It was a lot of work, but in many ways it was just a matter of bringing the aging brand up-to-date, improving social media communications, designing a more profitable footprint and balancing the brand’s nostalgia with contemporary customer demands. So far Bennigan’s is up 100 units, with another 150 under contract. Mangiamele bought the brand outright in 2015 and even wrote a book about the turnaround. “This brand always had phenomenal DNA,” he says. “It just took a keen focus on the essentials of restaurateuring to revive it — a focus on people and guests.”
For Mangiamele, turning Bennigan’s around was just the start. Now he’s trying to do the same with Steak and Ale, a chain that went bankrupt around the same time as Bennigan’s. Launched in 1966, Steak and Ale was the original casual-dining steakhouse, which at its peak counted more than 110 locations.
Mangiamele has spent months perfecting the new Steak and Ale’s flagship location in Dallas, which he plans to open in early 2017. The brand will trade on Steak and Ale’s traditional signatures — the giant salad bar, Hawaiian chicken dinner and Kensington Club steak. But there will be new touches. “We’ll have a prime rib carving station and these big cast-iron doors where the prime rolls out,” Mangiamele says. “The optics will be impressive. It will smell great, look great, sound great.”
He believes that a laser focus on what Steak and Ale does best will give the brand an advantage. “What’s happening right now with other brands is an insidious disease called brand drift,” he says. “These places get new CEOs and new owners with their own ideas who don’t appreciate or respect the culture and components that made these brands highfliers at one time. We’re taking dead aim at Outback Steakhouse because I think their brand is drifting. People are tired of the Bloomin’ Onion. They’re looking for something else in a value-priced steakhouse.”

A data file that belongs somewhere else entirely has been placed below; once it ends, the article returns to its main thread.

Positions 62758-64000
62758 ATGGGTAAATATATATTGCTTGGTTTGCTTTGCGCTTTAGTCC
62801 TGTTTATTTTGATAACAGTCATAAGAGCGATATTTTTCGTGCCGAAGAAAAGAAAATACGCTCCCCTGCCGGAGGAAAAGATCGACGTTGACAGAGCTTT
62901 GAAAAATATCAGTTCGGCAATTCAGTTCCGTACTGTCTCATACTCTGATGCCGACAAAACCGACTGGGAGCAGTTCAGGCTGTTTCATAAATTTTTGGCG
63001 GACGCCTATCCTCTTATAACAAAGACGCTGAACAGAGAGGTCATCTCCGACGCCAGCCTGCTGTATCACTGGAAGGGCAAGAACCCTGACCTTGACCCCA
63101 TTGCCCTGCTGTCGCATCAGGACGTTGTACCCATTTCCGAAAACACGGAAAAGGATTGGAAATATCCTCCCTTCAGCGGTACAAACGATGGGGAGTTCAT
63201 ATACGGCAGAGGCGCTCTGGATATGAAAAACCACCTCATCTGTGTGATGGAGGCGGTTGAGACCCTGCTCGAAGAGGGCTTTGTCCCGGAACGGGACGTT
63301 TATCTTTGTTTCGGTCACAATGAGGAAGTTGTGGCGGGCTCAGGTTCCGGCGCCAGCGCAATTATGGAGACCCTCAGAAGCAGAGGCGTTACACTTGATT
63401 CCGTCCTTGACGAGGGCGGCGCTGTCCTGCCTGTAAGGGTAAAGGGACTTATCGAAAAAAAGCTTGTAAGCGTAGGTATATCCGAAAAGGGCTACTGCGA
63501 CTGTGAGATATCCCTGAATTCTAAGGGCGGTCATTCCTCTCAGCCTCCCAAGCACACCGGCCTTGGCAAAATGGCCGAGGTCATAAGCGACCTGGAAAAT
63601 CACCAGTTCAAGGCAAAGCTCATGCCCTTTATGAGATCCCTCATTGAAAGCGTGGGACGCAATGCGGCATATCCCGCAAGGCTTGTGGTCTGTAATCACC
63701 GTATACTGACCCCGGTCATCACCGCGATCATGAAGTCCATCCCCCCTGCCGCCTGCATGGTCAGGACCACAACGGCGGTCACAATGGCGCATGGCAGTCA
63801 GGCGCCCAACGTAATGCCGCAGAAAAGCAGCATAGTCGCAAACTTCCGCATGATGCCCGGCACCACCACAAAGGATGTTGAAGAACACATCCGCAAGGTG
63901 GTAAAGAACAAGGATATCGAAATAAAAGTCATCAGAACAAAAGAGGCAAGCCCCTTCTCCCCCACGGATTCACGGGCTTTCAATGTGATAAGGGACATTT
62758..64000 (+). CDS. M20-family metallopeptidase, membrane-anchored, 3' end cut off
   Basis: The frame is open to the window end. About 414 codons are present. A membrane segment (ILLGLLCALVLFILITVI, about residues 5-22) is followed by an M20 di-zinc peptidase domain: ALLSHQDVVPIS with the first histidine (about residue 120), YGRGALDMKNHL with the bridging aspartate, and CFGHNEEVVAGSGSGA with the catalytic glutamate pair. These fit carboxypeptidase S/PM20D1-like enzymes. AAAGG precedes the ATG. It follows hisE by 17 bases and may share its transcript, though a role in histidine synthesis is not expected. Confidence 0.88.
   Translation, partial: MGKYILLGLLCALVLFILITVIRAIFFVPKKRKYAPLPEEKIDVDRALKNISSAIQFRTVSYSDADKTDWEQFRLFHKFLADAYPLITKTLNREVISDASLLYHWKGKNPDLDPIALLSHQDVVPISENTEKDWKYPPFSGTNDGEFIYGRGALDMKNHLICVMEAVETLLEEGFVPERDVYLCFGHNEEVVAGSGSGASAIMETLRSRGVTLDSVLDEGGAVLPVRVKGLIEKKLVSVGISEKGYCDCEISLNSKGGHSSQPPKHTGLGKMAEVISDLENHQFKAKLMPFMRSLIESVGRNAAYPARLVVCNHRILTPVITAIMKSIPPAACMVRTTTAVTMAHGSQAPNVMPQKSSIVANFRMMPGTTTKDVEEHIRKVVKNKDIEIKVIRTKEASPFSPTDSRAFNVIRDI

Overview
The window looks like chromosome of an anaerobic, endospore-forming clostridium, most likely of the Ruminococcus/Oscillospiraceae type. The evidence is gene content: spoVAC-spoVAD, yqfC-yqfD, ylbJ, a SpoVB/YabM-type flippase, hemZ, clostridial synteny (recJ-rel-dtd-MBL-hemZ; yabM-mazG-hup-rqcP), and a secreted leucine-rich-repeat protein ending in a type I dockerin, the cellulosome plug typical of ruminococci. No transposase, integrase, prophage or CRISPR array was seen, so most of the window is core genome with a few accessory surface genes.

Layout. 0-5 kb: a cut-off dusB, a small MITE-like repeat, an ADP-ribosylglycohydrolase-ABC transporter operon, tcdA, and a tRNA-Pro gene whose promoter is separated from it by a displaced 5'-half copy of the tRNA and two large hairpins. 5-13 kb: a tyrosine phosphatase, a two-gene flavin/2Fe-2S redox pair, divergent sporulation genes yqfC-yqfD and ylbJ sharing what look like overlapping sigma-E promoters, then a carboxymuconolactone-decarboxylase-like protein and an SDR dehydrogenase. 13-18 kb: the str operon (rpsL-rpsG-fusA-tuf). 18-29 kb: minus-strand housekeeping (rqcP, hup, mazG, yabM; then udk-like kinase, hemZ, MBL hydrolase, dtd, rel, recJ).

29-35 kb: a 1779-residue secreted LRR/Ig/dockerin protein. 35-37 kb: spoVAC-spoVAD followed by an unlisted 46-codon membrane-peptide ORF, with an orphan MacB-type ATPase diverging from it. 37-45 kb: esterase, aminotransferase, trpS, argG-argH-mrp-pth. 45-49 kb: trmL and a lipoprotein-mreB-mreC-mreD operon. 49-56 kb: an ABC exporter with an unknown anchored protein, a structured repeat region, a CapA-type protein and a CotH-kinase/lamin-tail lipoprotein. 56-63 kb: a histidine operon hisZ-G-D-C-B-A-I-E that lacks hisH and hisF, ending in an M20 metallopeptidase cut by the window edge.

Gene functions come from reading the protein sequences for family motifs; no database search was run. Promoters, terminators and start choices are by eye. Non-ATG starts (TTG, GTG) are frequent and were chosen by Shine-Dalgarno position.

Brand drift, more than anything else, was the problem John Maguire, the former COO of Panera, saw when he joined Friendly’s in 2012, a year after a bankruptcy shuttered 100 of the brand’s units and there were murmurings that the classic restaurant was going down for good. When he was a kid in the Boston suburbs going to Friendly’s to get ice cream, Maguire could have never imagined that the shop would one day sell shrimp and chicken stir-fry. But when the brand brought him onboard to try and straighten things out, those items were on the menu, along with many other offerings that didn’t belong.
“Since its founding in 1935, Friendly’s has been known for value-priced fried seafood, ice cream, burgers and breakfast,” Maguire says. “Their menu had expanded into too many areas without ever really doing testing. There are two big mistakes brands make. They add to the menu out of haste to drive sales, or they have a me-too strategy where they copy other brands. But many of those things just don’t fit.”
Maguire knew from experience that the brand’s original concept was beloved. So he started the rehab by paring down the menu by 40 percent. Friendly’s switched to fresh, never-frozen beef, began sourcing larger eggs and switched to real ice cream in its shakes and treats instead of using cheaper soft-serve. Maguire also had much of the breakfast menu repriced.
The second step was to refurbish the restaurants, many of which hadn’t been updated in decades. Maguire’s team developed an affordable $125,000 remodel package, which updates the outside signage and building exterior and also refreshes the dining area. A bolt-on drive-thru can add $400,000 worth of annual sales to some units. So far 95 percent of company-owned stores have been rehabbed, as have 40 percent of franchisee stores; the rest are committed to a remodel by the end of 2017.
“We’re relevant and competitive again,” Maguire says. “We had negative sales at Friendly’s for nearly two decades. I’m happy to say we’ve had positive sales and customer traffic for the last 14 months.” In fact, he says the brand is ready to grow again, and may begin expanding out of its East Coast stronghold. Even more important, Friendly’s is seeking experienced franchisees to help pioneer new territories.
“Franchisees want success,” Maguire says. “We have some who have been with us for decades who saw nothing but decline. Now they’re seeing a lot of success with the remodel, and there’s a lot of excitement. It’s now our responsibility to keep up the momentum.”